The U.S. Patent and Trademark Office has published a new patent application filed by Apple that details a method to capture and store images continuously from a device’s camera before a user presses the shutter button, and later select the best image based on certain criteria.
The problem with current method of shooting images from a camera, as Apple details in its application, are:
- Switching from the preview resolution you normally see on the display to the full resolution at which the image is shot generally takes sometime, and might introduce lag and frustrate the user.
- Pressing a hardware button or tapping the screen to shoot an image can make the shot blurry.
By shooting a series of images before the user presses the shutter button, the device can not only solve these annoyances, but also evaluate which is the best shot. The device can keep discarding the oldest images so as to keep a constant number in the image buffer.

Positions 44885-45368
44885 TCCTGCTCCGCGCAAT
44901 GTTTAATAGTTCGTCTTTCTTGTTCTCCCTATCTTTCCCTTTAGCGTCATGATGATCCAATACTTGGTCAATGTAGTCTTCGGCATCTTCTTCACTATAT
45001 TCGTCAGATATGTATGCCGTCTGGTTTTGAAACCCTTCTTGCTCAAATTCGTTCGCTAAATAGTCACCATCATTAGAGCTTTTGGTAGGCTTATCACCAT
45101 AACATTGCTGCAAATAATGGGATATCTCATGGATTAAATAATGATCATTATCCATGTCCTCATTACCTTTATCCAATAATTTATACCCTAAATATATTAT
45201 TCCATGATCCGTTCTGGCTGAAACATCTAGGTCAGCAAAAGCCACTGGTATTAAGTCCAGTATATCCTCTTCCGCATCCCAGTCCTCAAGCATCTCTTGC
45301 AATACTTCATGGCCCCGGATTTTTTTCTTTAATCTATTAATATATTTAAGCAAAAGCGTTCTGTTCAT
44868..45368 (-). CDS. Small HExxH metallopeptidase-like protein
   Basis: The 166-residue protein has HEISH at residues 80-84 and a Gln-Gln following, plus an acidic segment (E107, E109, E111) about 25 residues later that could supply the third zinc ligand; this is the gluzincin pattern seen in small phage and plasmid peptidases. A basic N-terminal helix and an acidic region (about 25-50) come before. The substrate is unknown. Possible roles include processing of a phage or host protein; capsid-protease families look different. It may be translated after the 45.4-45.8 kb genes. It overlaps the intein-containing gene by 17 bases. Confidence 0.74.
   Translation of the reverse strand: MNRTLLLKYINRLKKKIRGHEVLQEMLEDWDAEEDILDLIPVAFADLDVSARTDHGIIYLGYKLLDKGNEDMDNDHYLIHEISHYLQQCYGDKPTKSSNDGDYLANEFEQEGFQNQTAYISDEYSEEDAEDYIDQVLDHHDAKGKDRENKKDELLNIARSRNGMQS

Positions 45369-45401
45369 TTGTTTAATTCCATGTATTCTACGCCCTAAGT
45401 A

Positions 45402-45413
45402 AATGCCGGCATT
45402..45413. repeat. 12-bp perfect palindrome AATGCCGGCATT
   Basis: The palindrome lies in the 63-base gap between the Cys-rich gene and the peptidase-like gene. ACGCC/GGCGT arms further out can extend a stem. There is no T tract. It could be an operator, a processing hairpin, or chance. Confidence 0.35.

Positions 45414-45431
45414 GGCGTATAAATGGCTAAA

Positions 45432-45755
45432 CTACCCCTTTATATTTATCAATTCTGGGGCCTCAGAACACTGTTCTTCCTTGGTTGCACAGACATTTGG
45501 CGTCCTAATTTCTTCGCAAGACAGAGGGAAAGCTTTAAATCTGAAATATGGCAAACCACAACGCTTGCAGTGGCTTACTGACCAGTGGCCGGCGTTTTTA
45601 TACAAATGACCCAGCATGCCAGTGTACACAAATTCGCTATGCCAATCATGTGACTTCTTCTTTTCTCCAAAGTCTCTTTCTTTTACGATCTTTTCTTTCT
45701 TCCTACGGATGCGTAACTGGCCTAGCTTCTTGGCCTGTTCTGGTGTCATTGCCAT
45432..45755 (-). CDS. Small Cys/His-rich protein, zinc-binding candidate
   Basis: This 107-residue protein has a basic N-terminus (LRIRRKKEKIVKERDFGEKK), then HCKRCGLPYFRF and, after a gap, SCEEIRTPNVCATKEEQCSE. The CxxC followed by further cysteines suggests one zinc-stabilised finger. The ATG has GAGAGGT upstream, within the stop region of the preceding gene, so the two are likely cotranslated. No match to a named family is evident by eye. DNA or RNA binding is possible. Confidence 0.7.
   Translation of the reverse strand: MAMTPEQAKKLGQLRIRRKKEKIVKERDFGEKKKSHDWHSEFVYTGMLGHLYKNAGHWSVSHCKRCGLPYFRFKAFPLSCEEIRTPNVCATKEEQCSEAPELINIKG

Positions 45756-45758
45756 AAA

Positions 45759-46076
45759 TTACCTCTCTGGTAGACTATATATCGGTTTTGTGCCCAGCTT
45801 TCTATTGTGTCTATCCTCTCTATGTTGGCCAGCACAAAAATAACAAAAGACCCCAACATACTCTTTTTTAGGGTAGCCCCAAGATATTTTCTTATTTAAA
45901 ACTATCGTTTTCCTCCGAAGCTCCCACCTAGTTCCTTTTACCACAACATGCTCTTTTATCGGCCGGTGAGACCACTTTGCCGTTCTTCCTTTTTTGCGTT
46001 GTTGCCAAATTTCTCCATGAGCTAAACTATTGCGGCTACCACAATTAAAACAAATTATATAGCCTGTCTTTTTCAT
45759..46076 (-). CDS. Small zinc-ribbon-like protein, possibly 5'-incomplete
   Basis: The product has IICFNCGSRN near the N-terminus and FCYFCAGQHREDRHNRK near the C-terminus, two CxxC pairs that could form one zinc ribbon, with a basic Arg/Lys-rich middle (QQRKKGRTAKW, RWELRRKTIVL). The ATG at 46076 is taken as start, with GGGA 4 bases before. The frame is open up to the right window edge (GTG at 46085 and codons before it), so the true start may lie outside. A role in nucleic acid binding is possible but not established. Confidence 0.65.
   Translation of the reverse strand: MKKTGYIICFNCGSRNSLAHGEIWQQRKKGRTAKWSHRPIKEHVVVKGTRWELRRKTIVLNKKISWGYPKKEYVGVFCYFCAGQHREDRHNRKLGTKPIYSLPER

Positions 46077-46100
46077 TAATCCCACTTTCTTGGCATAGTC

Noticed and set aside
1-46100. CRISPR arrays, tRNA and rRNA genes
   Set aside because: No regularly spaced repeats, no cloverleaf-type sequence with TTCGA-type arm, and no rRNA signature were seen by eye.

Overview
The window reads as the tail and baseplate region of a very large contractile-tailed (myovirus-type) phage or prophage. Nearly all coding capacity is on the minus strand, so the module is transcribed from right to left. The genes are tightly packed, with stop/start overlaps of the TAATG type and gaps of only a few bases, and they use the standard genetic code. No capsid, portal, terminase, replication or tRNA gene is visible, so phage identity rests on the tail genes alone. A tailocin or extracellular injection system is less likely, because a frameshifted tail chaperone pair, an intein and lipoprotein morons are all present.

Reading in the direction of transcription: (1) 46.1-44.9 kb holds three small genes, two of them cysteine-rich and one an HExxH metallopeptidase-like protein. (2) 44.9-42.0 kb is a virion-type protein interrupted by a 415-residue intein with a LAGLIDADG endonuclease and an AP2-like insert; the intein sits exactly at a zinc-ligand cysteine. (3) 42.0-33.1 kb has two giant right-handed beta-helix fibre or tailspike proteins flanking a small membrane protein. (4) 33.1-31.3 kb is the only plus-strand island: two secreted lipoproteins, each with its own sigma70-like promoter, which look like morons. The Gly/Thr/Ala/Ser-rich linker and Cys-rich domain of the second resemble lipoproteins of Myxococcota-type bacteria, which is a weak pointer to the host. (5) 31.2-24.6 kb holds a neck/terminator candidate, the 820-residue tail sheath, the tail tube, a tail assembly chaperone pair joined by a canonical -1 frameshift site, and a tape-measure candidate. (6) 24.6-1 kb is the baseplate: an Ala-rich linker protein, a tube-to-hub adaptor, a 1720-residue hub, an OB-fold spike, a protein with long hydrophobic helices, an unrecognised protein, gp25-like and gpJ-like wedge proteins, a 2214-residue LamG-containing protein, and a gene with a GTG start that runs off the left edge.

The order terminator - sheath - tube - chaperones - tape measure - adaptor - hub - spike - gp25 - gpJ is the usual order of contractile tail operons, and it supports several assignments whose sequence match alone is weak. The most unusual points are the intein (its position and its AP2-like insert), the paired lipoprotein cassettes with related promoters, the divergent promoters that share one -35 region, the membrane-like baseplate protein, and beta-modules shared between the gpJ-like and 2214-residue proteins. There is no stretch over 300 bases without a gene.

The best image is chosen based on a weighted scoring system that takes into account a number of factors including exposure time, image contrast, resolution, focus and dynamic range. The device could also give the user the option of confirming the algorithmically chosen “best” image before discarding the others.
A number of companies already use very similar methods in their own camera implementations. BlackBerry 10 for instance shoots a bunch of images before and after you take an image, and let you shuffle between them to select the best one. Nokia employs a similar technique to detect the best facial expressions in an image.
It’s not clear if existing iOS hardware permits the addition of such a feature to the camera app, but as processors become faster, and RAM capacity increases, Apple would find it much easier to incorporate continuous full-resolution image buffering in iPhones and iPads.
Via: Apple Insider